• Giant Sequoia Trees

    Sequoia & Kings Canyon

    National Parks California

There are park alerts in effect.
show Alerts »
  • The Generals Highway "Road Between the Parks" is OPEN

    The section of road between Lodgepole (Sequoia) and Grant Grove (Kings Canyon) is open. Call 559-565-3341 (press 1, 1) for 24-hour road updates.

  • Be Prepared! Tire Chains or Cables May Be Required in the Parks at Any Time

    All vehicles must carry chains or cables when entering a chain-restricted area. It's the law (CA Vehicle Code, Section 605, Sections 27450-27503). Road conditions may change often. For road conditions, call 559-565-3341 (press 1, 1). More »

  • You May Have Trouble Calling Us

    We are experiencing technical problems receiving incoming phone calls. We apologize for the inconvenience. Please send us an email to SEKI_Interpretation@nps.gov or check the "More" link for trip-planning information. More »

  • Vehicle Length Limits in Sequoia National Park (if Entering/Exiting Hwy 198)

    Planning to see the "Big Trees" in Sequoia National Park? If you enter/exit via Hwy. 198, please pay close attention to vehicle length advisories for your safety and the safety of others. More »

Your Safety

Please read important park alerts by clicking the red tab above before you come to the parks.

The parks offer a variety of activities in a natural environment. Learn about and plan ahead for some of the hazards you may encounter on your trip. BE PREPARED and have a safe visit!

Have the kids play two new National Park Service Junior Ranger WebRanger games to learn about rip currents and general water safety. They can be found at Play a Game, Save a Life - NPS Introduces Online Water Safety Lessons at www.nps.gov/webrangers.

Dangerous Rivers!

Most park deaths result from drowning in rivers. Many drowning victims were playing near rivers and unexpectedly fell in. Rivers present a far greater danger than lakes or pools. Surfaces may look calm, but strong currents often run below. Be cautious walking near rivers as rocks can be smooth and slippery or shift unexpectedly. Getting out of a cold, swift river is often impossible.

Air Quality

Ozone and other air pollutants are an increasing problem in the parks. Each day, the park issues an air-quality index forecast available in visitor centers. Ozone levels are highest from May-October and peak in late afternoons. If the air quality index is poor, consider restricting your activities. View today's air quality...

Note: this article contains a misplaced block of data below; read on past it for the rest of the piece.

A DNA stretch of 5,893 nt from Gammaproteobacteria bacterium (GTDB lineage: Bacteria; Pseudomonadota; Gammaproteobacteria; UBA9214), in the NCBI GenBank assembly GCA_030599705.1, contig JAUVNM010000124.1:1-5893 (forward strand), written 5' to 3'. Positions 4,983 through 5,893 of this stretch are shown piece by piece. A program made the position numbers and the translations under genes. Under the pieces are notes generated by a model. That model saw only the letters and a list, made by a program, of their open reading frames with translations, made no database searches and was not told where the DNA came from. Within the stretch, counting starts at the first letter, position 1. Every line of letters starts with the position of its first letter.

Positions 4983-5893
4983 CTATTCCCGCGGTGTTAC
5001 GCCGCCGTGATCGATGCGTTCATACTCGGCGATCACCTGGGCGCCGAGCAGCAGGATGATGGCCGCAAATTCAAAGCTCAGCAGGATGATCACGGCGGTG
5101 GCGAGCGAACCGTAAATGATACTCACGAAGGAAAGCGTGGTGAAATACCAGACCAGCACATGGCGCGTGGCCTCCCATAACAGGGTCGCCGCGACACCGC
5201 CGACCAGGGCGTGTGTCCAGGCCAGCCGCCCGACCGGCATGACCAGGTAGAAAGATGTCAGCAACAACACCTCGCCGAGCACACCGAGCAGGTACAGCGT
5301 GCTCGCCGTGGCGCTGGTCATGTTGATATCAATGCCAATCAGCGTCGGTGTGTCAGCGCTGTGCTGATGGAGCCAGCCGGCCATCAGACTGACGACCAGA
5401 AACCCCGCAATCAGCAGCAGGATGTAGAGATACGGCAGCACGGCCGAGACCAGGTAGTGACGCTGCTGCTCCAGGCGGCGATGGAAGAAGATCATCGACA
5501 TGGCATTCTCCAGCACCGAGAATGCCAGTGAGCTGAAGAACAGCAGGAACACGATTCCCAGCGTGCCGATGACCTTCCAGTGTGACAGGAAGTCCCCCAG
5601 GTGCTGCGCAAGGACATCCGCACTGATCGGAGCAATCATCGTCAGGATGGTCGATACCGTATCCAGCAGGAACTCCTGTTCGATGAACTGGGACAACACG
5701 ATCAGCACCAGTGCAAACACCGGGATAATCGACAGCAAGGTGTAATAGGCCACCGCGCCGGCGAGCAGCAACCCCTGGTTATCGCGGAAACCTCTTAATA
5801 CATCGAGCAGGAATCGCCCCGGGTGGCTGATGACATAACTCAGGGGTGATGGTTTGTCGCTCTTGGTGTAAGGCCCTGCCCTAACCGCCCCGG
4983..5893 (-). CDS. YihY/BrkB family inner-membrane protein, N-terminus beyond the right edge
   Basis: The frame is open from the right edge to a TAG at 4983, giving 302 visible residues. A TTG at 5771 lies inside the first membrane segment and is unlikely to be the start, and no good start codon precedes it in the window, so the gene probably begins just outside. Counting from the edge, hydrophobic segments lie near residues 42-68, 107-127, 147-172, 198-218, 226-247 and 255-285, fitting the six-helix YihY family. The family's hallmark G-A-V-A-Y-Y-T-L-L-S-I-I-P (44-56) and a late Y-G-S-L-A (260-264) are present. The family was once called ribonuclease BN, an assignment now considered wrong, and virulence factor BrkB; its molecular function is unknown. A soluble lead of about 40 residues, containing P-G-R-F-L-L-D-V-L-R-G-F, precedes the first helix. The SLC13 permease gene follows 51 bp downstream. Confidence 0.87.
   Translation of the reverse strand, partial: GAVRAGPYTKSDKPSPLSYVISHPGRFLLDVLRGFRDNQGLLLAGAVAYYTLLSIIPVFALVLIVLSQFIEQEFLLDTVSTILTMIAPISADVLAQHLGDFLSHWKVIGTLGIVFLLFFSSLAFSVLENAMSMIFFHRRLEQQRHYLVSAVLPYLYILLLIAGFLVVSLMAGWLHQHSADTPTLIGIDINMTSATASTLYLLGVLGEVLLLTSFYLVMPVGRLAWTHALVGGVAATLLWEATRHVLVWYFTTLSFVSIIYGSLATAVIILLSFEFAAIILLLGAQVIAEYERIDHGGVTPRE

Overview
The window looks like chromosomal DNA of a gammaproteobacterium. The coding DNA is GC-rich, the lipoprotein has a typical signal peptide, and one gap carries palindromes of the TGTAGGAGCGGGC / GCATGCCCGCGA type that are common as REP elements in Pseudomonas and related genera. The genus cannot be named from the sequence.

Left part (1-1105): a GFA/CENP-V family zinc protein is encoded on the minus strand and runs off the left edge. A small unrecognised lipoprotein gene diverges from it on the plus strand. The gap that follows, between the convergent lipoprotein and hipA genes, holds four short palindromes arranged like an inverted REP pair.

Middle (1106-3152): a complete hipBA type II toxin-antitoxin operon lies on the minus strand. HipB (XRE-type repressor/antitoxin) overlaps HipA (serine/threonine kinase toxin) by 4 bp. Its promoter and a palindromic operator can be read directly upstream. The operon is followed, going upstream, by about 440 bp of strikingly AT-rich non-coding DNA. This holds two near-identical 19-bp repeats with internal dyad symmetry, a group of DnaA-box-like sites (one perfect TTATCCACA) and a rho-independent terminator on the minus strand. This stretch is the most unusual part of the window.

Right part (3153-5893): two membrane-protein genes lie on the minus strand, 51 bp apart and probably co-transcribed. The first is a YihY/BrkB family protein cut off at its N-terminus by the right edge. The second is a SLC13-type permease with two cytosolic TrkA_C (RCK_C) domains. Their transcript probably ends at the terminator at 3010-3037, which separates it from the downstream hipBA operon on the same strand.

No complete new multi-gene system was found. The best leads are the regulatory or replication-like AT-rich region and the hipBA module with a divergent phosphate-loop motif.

Driving Mountain Roads

Extreme elevations over short distances with changing weather conditions require special preparedness on mountain roads. Learn more...

Weapons and Firearms in the Parks

Firearms are allowed in many national parks. People who can legally possess firearms under federal and state law may be able to possess them in a national park depending upon state laws. State and local firearms laws vary. Visitors who would like to bring a firearm with them to a national park need to understand and comply with the applicable laws. (Note: More than 30 national parks are located in more than one state, so visitors need to know where they are in those parks and which state's law applies.)

Federal law continues to prohibit the possession of firearms in designated "federal facilities" in national parks, for example, visitor centers, offices, or maintenance buildings. These places are posted with "firearms prohibited" signs at public entrances.

While the law allows visitors to possess firearms, it does not allow for the use of firearms in national parks and does not change existing hunting regulations. Hunting is not allowed in Sequoia and Kings Canyon National Parks.

Prior to February 22, 2010, firearms were generally prohibited in national parks - except in some Alaska parks and parks that allowed hunting. Laws & Policies

Lightning

Lightning is common in central California where storms can start suddenly. As soon as you see dark clouds or lightning or hear thunder, move inside a large building or a vehicle (not a convertible). If safe shelter is not available, crouch down on the ground. (Don't lay down.) Don't stand near large, solitary trees, and avoid being the tallest feature especially in areas such ridges, on Moro Rock, or in meadows. Stay away from open water, wire fences, and metal railings which can carry lightning from a distance. Be aware that lightning can strike ahead of a coming storm - even when there is blue sky overhead.

Falling Objects

Branches and entire trees may fall at any time. A pine cone falling from a great height can be dangerous. Rocks may tumble from above you. Be observant of potential hazards while you are out exploring the parks.

Did You Know?

Copper Creek Valley.

The mid-elevation Sierra coniferous forest supports a remarkable diversity of tree species. Here ponderosa pine, incense-cedar, white fir, sugar pine, and scattered groves of giant sequoia intermix, forming one of the most extensive stands of old-growth coniferous forest remaining in the world. More...